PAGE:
Saturday afternoon we went to my oldest son Ross's graduation. They held it at a neighboring high shool. Supposedly they didn't have enough room at Glencoe, but to me it looked like there would have been plenty of room in the Glencoe gymnasium. Maybe they saved by not having to set up the stage twice. The president of the student class gave a speech and made a crack about the intelligence of President Bush that met with a roar of approval from the crowd. I was suprised that he made such a strong political remark, and further suprised that it met with so much approval. I would not have been suprised if there had been audible grumbling.
Saturday night was the all night Senior party, held at an undisclosed location. I still don't know where it was. Ross came home with a T-shirt that had a message written on it: "Most likely to win a Pulitzer prize". I was very pleased to see that. Means that I am not alone in thinking he has some writing talent.
Jack and Audrey Gray, my wife Anne's parents, flew in Wednesday afternoon for the festivities and stayed until Sunday. Jack got to play golf once, on Thursday, I think. I think they had a pretty good time, though I was a bit grumpy on Saturday. I think I was suffering from a low grade hangover. Too many Cosmopolitans Friday night.
You no doubt heard about the Welsh security company that is selling a device they call a mosquito that generates an annoying high pitched whine that only children can hear. Adults can't hear it. Keeps teenagers from hanging around the mall entrance. But now the kids are using it as a ring tone for their cell phones. They can get messages in class, and the teachers cannot hear the phone ringing.
I seem to have developed some tinnitus due to it being allergy season and my escutcheon tubes getting plugged. There is usually so much mechanical humming going on around me that I can't really tell what I am hearing. But my computer at home has developed a high pitched whine that seems to interfere with my tinnitus and it is really annoying. I suppose I will have to replace one of the fans, but which one? And if it is the one in the power supply, do I replace the fan, or the whole power supply? The whole power supply would be easier, but gol-durn it, there is nothing wrong with the power supply. Why should I have to replace it?
I got a set of new speaker for my computer a couple of months ago. $30. Housings are smaller, but it came with a a single woofer, and it does sound better.
Monday, May 22, 2006
Sometime around August my brother Andy's wife got a job in Fairfield, Iowa and moved out, asking for a six month trial separation. She has now filed for divorce. Andy is a basket case. He was here for a few days last week and is now headed back to Iowa. He needs something to do, something else to focus on, but he has not been able to do that. Has not been able to do it for years. As near as I can tell, this is why his wife has filed for divorce.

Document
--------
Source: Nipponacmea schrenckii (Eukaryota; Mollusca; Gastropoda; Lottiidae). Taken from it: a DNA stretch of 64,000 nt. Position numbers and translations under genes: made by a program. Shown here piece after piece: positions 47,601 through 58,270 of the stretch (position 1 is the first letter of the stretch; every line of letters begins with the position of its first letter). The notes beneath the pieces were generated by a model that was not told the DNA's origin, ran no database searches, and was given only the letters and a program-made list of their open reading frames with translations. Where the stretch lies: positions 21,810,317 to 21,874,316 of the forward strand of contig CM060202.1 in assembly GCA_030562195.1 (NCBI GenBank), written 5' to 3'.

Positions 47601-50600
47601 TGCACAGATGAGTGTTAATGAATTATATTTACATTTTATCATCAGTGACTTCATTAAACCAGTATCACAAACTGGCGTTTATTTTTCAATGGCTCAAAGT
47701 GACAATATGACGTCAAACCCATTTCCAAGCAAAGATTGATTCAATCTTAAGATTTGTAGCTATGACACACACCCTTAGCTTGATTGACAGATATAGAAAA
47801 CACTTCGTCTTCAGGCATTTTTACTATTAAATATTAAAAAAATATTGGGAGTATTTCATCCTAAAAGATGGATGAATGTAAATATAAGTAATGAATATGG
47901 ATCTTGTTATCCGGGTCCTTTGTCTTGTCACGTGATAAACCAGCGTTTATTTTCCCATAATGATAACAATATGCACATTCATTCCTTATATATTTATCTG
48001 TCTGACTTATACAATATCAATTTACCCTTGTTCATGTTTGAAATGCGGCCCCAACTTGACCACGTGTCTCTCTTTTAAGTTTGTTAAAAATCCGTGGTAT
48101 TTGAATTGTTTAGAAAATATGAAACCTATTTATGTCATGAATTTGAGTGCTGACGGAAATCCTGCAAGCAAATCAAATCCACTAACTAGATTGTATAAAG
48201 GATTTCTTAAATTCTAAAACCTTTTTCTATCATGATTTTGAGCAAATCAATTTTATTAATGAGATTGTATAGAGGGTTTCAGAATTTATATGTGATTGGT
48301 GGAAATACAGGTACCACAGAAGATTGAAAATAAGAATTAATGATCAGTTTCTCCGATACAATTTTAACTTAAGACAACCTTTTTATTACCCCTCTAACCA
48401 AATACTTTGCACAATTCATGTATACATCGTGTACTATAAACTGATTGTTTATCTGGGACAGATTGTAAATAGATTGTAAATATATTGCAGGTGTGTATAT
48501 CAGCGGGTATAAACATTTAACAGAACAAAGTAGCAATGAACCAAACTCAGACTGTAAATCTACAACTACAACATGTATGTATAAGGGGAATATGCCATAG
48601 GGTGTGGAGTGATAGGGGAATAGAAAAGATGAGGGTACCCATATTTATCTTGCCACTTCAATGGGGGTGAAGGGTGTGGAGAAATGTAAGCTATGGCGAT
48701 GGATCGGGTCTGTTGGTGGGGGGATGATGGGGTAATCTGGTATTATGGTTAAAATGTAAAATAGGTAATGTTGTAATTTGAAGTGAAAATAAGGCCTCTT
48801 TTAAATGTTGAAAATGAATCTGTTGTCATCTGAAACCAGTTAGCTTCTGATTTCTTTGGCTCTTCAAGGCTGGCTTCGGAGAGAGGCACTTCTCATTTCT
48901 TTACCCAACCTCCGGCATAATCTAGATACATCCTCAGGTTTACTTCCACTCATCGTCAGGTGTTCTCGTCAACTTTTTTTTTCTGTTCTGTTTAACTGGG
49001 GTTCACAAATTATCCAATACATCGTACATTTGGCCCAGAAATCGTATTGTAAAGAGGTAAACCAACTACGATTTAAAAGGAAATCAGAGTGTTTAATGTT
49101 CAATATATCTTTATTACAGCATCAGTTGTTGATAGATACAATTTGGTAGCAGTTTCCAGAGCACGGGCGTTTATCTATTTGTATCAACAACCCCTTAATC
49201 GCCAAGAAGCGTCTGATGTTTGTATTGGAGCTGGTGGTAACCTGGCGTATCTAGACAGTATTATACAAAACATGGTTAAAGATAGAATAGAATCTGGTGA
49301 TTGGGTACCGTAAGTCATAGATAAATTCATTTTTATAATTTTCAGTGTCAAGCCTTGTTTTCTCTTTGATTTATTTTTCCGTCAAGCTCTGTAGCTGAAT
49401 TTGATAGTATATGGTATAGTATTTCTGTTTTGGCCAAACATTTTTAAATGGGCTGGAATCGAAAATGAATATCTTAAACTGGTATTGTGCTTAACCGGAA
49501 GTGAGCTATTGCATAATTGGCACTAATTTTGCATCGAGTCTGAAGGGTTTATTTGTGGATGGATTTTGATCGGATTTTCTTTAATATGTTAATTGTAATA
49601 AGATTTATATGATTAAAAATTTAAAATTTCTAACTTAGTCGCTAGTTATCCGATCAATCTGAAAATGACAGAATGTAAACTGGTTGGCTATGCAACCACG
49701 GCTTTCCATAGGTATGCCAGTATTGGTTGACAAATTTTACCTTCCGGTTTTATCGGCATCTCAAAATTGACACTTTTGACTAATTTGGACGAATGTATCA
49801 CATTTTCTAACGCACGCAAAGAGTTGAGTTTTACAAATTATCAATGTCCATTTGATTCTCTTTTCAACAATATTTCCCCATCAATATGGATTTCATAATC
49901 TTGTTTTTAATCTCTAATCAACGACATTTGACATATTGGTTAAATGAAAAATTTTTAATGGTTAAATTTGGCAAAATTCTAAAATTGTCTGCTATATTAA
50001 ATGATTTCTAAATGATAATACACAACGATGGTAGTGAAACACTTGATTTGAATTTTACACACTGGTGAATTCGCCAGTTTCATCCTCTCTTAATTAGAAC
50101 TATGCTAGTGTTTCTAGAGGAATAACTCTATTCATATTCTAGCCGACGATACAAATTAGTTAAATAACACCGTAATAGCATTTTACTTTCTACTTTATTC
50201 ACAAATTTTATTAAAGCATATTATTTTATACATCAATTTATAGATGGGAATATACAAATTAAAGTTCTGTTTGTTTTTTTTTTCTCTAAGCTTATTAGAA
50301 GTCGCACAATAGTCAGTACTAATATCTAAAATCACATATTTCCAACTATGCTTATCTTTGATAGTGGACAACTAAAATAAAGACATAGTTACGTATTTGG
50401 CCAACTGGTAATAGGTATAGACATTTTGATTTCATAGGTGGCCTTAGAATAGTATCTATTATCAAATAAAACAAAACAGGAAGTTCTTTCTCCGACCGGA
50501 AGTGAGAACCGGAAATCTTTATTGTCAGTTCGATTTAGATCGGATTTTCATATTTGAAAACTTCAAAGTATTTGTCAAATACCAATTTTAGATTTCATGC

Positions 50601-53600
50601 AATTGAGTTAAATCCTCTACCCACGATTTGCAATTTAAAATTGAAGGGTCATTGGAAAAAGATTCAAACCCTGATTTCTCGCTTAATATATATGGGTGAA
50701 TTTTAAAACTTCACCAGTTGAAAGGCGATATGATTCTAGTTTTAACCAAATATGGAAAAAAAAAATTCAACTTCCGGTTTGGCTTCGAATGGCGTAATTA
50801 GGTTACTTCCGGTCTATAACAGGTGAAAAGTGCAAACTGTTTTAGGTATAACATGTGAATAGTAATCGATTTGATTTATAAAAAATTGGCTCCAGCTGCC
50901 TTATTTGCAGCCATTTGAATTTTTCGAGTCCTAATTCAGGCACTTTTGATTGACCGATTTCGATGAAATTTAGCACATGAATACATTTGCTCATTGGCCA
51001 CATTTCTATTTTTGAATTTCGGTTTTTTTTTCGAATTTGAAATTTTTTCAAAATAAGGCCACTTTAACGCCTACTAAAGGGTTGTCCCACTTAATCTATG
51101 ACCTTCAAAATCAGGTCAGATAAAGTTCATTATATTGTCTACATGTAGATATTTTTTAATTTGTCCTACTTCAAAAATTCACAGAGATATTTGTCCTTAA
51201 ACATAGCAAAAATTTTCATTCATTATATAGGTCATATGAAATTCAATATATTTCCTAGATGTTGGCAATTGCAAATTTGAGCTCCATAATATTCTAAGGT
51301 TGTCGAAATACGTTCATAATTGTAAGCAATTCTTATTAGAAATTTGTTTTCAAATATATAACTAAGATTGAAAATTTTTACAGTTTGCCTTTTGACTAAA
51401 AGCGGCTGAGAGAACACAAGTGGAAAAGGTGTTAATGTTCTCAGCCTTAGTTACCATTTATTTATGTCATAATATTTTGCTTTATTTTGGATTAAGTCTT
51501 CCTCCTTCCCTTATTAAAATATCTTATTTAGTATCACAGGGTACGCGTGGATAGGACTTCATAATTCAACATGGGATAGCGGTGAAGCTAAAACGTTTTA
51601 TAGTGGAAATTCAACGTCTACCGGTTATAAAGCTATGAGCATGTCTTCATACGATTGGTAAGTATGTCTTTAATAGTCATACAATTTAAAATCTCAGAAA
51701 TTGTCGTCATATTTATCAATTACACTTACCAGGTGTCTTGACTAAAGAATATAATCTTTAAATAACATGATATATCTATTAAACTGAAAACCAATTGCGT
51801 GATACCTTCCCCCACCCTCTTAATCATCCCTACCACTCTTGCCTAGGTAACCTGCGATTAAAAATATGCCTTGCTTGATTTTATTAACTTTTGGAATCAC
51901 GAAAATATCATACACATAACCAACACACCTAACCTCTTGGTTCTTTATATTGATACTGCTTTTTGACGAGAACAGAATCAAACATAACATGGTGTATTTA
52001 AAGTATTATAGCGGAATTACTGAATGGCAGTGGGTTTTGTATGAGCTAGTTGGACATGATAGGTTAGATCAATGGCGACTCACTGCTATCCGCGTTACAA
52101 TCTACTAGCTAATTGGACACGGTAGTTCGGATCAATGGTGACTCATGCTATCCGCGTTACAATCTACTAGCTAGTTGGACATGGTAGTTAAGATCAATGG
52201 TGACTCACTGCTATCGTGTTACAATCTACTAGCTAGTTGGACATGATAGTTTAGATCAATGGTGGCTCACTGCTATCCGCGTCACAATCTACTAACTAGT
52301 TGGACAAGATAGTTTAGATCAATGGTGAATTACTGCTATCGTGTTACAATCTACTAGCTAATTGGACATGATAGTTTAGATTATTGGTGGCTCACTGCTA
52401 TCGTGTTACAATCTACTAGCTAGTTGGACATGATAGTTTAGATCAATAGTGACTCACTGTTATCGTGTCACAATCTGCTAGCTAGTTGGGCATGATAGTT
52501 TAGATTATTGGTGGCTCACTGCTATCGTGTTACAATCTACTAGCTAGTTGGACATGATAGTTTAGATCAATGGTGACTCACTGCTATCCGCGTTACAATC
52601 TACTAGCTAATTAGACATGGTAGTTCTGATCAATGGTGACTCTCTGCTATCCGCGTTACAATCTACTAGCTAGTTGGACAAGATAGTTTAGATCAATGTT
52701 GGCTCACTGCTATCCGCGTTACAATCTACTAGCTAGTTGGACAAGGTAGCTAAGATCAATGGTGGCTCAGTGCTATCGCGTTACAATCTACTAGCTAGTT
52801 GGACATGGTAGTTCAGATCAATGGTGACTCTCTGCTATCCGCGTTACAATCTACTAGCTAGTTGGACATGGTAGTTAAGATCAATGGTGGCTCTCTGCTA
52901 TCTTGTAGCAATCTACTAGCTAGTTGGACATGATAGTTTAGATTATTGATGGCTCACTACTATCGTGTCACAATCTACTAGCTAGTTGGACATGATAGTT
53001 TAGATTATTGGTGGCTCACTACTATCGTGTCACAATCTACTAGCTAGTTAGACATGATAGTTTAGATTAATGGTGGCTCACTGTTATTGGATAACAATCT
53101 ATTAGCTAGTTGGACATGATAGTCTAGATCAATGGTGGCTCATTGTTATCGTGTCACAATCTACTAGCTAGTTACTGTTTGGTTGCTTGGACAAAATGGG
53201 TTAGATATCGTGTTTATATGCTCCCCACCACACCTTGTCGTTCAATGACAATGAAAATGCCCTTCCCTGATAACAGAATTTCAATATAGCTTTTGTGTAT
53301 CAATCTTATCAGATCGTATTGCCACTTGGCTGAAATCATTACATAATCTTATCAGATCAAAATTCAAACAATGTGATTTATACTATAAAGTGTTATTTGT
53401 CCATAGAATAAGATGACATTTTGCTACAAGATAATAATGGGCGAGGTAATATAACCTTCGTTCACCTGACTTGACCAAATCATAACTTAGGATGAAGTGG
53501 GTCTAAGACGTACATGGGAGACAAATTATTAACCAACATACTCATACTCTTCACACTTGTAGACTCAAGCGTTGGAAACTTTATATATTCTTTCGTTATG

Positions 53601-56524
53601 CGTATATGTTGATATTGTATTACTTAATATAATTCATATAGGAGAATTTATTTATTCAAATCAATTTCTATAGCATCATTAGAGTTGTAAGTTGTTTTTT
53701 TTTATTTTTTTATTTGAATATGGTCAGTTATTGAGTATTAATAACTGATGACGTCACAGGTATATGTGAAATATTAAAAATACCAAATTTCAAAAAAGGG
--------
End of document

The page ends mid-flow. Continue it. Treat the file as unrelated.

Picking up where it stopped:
My oldest son Ross applied to a couple of colleges and was accepted. Drexel in Philadelphia wanted $50,000 a year. He will be going to the University of Oregon in Eugene, a state school that we can afford. He wants a laptop computer to take to school. An Apple, loaded to the gills, costs $2800. Budget Computers, a local used computer shop, has laptops for $200. I am not sure what to do here. I am leaning towards the Apple for a couple of reasons. 1) I am sick of dealing with Windows. Maybe Apple is better. This happened once before. I bought a Mac thinking it would be better than a Windows machine. It wasn't. It was just as unreliable and flakey. Has anything changed? 2) $2800 is a heck of a lot less that $50,000.
Kathryn and some of her friends at school have been suffering with a hostile relationship with the star of the dance team. They were too polite, or too afraid, to say anything about it. The whole thing boiled over when they TP'd the star's house in the middle of the night last month. What a storm! Phone calls, conferences, meetings! Things finally settled down, and then we got our cell phone bill for last month: $150 in overtime! Normally our bill is $80. I think this a pretty good indicator of how much of an uproar they caused.
John, my youngest, is very active and very involved (track, zoo, paintball, building computers) and hasn't caused us any serious trouble, other than a trip to the ER for small cut in his eyebrow, which they super-glued together.
A couple of weeks ago the owner of the company took the engineering staff to lunch. This never happens. He tells us that our head engineer is leaving the company. The purpose of the lunch is so we can figure out how best to spin this so the company won't look bad! Yea gads! What an idiot! I am feeling sick to my stomach, I want to leave, but I do not want to walk the mile and half back to work. I think I will sit, and be diplomatic, and wait for a ride back to work.
The head engineer, Roger, my boss, is basically the guy holding this operation together. He knows a million details about our operations and our customers that nobody else knows. This is not good, but it is the way it is. You could look at it like this: our company is an old ship that has a lot of leaks. Roger is the guy who has been running around plugging all the leaks. This ship has been slowly sinking for years. Without Roger, and without drastic measures, this ship is going to sink. And the owner wants to talk about what color we should paint the ship. This goes on for a while, and then for a while longer, and I am starting to get impatient. The owner finally asks me a direct question, and I lose it. I let him have it with both barrels. The manager of the restaurant comes over to talk to me. I leave and end up walking back to work anyway. Of course now I am so steamed up the distance seems like nothing. Three days later the owner announces that there will be raises in June. This is the first time this has happened since he bought the company.
Other than that, I am fine.